I’m coming to think of my life the same way. I know God loves me, despite the fact that much of my life resembles warped furniture pieces scattered across the floor.  Despite the fact that I make mistakes and misinterpret directions along the way. Yes, God loves me in my mess, but He loves me too much to leave me there.  He sees how all those pieces fit together, how they can bring value and purpose to His world.  And when I listen to His voice of grace, it’s not telling me to just settle into my weaknesses and give up on my goals:  It’s calling me to grow stronger and keep pursuing the dreams He built into my heart.

Friends, we need moments of light-hearted laughter about the everyday mishaps of life.  We need those honest confessions of imperfection and the constant reminders of God’s grace.  And we desperately need moments to care for ourselves and unwind.  But let’s not stay there. We still have a life to build, a purpose to fulfill. 

Let’s give up on perfect. But let’s never give up on progress.  It might be sloppy. Tentative. Two-steps-forward-and-one-step-back kind of progress. But let’s never stop aiming to become all God created us to be.

Practice Makes Progress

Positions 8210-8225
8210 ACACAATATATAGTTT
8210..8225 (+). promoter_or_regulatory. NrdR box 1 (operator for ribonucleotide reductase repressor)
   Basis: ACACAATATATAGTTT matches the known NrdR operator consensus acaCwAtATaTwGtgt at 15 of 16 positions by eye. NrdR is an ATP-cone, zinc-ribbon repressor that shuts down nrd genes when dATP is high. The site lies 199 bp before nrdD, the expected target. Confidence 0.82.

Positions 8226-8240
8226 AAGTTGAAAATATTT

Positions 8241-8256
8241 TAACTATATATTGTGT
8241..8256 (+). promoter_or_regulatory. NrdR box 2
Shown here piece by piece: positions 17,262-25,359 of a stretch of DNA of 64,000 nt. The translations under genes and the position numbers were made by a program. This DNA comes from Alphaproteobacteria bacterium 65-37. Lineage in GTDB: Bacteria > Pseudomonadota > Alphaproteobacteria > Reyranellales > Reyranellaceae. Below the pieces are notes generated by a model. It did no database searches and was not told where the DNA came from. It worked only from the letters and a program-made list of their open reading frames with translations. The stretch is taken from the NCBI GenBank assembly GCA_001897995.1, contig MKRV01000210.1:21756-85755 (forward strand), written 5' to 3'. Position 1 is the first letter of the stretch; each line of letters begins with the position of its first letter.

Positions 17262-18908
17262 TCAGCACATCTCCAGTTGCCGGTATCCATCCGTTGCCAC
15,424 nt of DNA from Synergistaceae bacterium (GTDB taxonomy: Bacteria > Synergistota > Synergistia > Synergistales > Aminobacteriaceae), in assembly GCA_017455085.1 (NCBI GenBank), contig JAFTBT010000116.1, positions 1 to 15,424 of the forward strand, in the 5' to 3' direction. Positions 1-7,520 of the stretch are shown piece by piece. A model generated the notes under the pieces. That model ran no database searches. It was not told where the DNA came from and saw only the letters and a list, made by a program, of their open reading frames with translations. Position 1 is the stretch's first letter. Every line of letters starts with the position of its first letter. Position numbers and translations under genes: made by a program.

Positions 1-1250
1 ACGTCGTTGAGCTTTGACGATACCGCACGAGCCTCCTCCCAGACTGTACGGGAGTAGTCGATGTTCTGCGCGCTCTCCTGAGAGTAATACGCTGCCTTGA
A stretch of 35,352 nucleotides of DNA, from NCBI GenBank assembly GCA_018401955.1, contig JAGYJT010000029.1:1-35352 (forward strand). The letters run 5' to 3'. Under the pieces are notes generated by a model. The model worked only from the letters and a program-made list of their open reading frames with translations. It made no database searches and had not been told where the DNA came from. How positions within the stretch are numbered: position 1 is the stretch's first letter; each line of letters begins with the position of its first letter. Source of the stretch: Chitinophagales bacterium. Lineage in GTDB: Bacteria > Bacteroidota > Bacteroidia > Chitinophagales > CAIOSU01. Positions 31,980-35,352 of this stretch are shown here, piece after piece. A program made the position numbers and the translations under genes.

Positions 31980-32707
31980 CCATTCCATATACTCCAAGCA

So on the one hand, we’re tempted earn approval from God and others, jumping through the never-ending hoops of perfectionism.  But on the other hand, we can also fall toward laziness, shrugging off our imperfections and relaxing ourselves into apathy about the places where we need to grow.  I don’t want to be a perfectionist. But I don’t want to grow too comfortable with the title of “hot mess” either.  

Does anyone else struggle, wondering how in the world towalk that razor thin line between the two? 

In the coming months, I’m embarking on a new series that will help us explore this tension.  How do we provide space for each other’s imperfections, while still challenging each other to grow?  How do we hold the truth that God loves us as we are, while also discerning how He’s calling us to move forward?

Friends, I’ve found myself on both sides of the line:  I am no stranger to either perfectionism or laziness.  But in my better moments—times when I sense that God and I are building my life together—I’ve seen a few patterns.  I’ve noticed that certain practices help me find these moments of balance.  Certain habits keep me connected to both God’s grace and His growth.

I guess you could say that “practice makes imperfect” because through these spiritual practices,  I’m growing into a better version of my imperfect self. They help me let go of perfect–and all the pressure and pride that can get wound around that quest. And they give me space to be more honest and more vulnerable.  More capable of actually hearing God’s wonderful voice reminding me who I really am.